“One-size-fits-all clothes, one-size-fits-all platitudes never fit,” says Rev. Jason Michele.
I was in the emergency room, standing behind the paper curtain, holding a mother who wasn’t much older than me as she held her dead little boy, who wasn’t much older than my boys.
What do we do in these moments?
She wasn’t crying so much as gasping like you do when you’ve sunk all the way to the bottom of the deep end of the pool and have just come up for air. She was smoothing her boy’s cowlick with her hand. Every so often she would shush him, perhaps believing that if she could just calm him down then she might convince him to come back.
It was Opening Day. That afternoon my boys and I had played hooky to go to see the Nationals beat the Marlins. I still wore my Curly W Nats hat and had popcorn crumbs in my sweater and mustard stains on my pants. I didn’t look like a pastor or a priest.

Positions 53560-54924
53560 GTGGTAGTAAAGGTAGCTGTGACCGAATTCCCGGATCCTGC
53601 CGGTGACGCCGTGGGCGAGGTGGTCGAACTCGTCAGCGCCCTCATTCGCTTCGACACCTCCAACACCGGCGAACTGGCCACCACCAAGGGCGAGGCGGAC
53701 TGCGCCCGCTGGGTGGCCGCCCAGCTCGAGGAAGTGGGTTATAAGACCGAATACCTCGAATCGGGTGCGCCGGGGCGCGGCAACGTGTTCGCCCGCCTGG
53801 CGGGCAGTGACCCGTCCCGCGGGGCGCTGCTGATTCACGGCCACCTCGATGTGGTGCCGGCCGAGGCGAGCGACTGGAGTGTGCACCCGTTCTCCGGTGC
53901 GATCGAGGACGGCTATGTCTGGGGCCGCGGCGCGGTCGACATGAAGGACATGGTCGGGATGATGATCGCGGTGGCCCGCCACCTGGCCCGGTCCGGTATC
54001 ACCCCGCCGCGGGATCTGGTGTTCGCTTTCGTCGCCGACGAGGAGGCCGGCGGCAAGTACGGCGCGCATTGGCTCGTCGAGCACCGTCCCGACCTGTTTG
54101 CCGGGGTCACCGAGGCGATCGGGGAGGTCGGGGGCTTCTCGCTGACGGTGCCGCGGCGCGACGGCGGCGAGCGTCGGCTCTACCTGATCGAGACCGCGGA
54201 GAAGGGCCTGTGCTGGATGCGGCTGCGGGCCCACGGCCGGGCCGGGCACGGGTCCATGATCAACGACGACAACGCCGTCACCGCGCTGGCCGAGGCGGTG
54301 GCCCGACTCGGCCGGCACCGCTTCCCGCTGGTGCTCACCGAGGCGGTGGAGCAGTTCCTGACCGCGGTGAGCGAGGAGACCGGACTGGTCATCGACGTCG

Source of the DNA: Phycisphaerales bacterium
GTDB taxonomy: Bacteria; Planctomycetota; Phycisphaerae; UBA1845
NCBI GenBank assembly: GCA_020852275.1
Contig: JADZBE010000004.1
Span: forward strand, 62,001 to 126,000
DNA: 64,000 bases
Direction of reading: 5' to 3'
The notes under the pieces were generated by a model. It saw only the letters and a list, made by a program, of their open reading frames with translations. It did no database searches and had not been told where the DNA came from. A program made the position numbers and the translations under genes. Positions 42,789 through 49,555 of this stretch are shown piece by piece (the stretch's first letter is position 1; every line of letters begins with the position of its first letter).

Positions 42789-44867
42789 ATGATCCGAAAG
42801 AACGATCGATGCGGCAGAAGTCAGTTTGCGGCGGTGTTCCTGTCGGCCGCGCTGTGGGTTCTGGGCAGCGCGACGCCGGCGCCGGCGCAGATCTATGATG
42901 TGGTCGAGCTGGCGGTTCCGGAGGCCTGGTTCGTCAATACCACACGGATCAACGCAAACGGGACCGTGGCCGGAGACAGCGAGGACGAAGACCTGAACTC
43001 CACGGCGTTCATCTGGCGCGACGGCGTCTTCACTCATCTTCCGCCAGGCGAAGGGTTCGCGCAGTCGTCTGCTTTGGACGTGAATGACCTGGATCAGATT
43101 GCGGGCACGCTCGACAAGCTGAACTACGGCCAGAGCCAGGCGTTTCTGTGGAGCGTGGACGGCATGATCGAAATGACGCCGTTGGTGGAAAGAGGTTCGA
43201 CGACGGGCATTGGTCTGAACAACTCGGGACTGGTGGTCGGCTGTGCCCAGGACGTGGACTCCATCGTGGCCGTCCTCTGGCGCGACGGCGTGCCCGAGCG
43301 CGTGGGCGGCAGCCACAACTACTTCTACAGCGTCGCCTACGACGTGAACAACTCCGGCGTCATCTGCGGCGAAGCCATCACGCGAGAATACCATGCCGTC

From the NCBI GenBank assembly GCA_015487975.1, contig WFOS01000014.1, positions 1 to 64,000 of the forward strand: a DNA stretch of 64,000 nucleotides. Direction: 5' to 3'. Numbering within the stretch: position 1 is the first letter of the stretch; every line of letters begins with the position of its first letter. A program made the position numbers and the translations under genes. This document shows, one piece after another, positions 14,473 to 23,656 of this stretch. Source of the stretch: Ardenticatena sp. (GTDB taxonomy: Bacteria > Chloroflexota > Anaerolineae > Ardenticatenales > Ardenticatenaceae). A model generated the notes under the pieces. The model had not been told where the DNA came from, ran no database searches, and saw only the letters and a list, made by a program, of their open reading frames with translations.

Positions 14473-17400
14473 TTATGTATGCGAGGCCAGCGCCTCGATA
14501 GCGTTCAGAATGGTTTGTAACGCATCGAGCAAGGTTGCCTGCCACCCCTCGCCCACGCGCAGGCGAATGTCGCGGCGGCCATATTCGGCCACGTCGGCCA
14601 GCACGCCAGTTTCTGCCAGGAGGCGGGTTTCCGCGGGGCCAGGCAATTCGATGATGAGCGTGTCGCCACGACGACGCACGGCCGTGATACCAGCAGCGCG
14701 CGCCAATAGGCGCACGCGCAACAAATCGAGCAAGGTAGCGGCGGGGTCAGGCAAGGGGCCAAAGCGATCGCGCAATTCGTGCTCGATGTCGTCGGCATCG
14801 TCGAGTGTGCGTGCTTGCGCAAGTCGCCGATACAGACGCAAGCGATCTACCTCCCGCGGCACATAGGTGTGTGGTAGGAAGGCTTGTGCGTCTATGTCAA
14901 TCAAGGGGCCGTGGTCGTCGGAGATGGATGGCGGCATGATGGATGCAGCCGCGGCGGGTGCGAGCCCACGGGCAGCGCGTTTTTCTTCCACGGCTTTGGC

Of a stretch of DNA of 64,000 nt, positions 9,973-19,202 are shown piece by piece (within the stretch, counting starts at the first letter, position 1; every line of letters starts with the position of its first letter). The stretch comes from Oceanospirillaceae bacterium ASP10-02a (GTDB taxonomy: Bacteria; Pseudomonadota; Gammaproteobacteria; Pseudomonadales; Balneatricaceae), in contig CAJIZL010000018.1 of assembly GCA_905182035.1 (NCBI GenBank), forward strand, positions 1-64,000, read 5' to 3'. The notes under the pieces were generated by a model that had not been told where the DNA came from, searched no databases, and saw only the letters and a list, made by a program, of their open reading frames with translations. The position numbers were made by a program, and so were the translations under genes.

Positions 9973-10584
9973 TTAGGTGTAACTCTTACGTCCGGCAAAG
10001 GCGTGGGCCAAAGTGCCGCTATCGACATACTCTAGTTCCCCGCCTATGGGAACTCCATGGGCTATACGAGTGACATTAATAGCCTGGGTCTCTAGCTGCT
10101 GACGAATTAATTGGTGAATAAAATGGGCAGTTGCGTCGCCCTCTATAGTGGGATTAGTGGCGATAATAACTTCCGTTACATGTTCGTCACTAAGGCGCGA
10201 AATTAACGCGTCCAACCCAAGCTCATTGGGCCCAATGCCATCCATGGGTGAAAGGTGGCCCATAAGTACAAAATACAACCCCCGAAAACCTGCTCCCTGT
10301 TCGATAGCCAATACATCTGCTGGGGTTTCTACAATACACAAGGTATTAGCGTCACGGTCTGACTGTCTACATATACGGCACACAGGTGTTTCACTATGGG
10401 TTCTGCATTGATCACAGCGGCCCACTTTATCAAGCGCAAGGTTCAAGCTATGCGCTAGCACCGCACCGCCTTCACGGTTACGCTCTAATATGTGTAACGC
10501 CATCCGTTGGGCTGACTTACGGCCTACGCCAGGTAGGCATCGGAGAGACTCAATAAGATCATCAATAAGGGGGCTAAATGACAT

The mother got up and went into the hallway to try and get hold of her husband. She left me with her boy — and when the chaplain stepped in to the room and saw the hat on my head and the mustard stains on my clothes and the tears in my eyes, she didn’t think I was a pastor or a priest. She just thought I was part of the boy’s family.
She put her hand on my shoulder and, after a few moments, she said to me: “It’s going to be all right.”
“What the hell did you say?” I asked, stunned.
Pastor Jason Micheli has more to say. Read it here.